White Hall Progress/William Harvey A spike deer runs across the road crossing the path of a truck in White Hall as the fall season brings more of these types of encounters. (Special to The Progress/William Harvey)
As the leaves change color and the cooler temperatures settle into the region many thoughts may spring to mind; turkey, family, shopping, and hunting.
Deer season is coming up but hunters are not the only ones that should be aware of the four legged creatures at this time of year.
Traffic accidents occur far too often in states like Arkansas with a large deer population; which has increased for 2012 bringing the state into the top ten worst states for these type of accidents. State Farm ranks Arkansas as 9th in the country for these type of deer and vehicle collisions that become fatal in many cases.
Fall is an especially bad time of year for deer to be seen on roads because of their mating season, which brings the activity and movement of the animals into high gear.
The state does what it can with awareness, and signs to make people aware of places that are prone for deer to be crossing, as a natural coarse hunters have been enlisted to help the problem.
The Arkansas Game and Fish Commission has increased bag limits for deer hunters in south Arkansas from 4 to 6 deer per season, and included doe-only hunts to try and solve the increasing problem with deer related traffic accidents. Hunters are happy, and the roads are safer, but caution should never wane. With 20,000 deer-related collisons a year in Arkansas alone, staying vigilant is the only way to stay safe, but State Farm and the Federal Highway Administration suggest others.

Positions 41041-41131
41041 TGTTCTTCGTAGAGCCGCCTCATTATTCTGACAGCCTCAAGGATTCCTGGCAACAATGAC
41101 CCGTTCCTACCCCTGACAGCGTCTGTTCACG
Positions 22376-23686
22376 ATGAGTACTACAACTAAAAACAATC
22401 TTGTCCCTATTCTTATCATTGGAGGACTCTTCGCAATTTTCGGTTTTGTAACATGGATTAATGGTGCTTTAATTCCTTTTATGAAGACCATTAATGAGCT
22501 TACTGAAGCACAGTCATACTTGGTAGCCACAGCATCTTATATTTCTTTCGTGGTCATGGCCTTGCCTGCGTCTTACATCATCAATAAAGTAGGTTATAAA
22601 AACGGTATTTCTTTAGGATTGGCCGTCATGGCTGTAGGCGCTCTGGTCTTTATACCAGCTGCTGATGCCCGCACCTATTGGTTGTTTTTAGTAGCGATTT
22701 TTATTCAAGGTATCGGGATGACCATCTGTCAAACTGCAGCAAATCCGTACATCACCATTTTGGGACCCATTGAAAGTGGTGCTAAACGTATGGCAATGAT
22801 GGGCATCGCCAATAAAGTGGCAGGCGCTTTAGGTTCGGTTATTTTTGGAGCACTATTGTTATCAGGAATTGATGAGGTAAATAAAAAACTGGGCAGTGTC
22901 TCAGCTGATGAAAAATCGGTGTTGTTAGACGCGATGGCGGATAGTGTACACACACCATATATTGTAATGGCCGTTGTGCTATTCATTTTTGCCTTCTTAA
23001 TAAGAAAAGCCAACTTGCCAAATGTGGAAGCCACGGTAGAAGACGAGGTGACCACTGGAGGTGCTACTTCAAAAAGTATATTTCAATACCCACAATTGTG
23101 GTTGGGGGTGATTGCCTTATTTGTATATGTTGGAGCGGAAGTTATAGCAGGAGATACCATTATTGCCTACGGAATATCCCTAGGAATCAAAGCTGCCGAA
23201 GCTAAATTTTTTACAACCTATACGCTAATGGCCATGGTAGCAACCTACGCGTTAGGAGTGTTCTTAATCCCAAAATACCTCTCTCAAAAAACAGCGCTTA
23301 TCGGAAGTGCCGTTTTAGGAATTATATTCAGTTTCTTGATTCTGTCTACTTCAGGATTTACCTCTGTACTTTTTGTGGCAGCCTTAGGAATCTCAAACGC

Being aware and alert is the best way to stay safe on the highways and byways, and remember to use highbeams.
Deer move the most at dusk between 5 and 9 p.m. and in the early morning, and using the better light can help you to see the danger of a deer before they cross your path. They are herd animals that will move in groups-so if you see one you can count on there being others.
The biggest misconception is that “deer whistles” work, according to the Arkansas Highway and Transportation Department these devices are not able to keep deer from crossing the path of your car, and they have shown to lull drivers into a false sense of security; which make them more harmful than good.
Swerving to avoid deer, espacially at high speed can actually be worse than hitting them head-on. Losing control of your vehicle can lead to much worse scenarios. Drivers should keep their eyes open, and stay safe.
Bagging a buck with a new 30-06 rifle is one thing, but with a new Buick is another.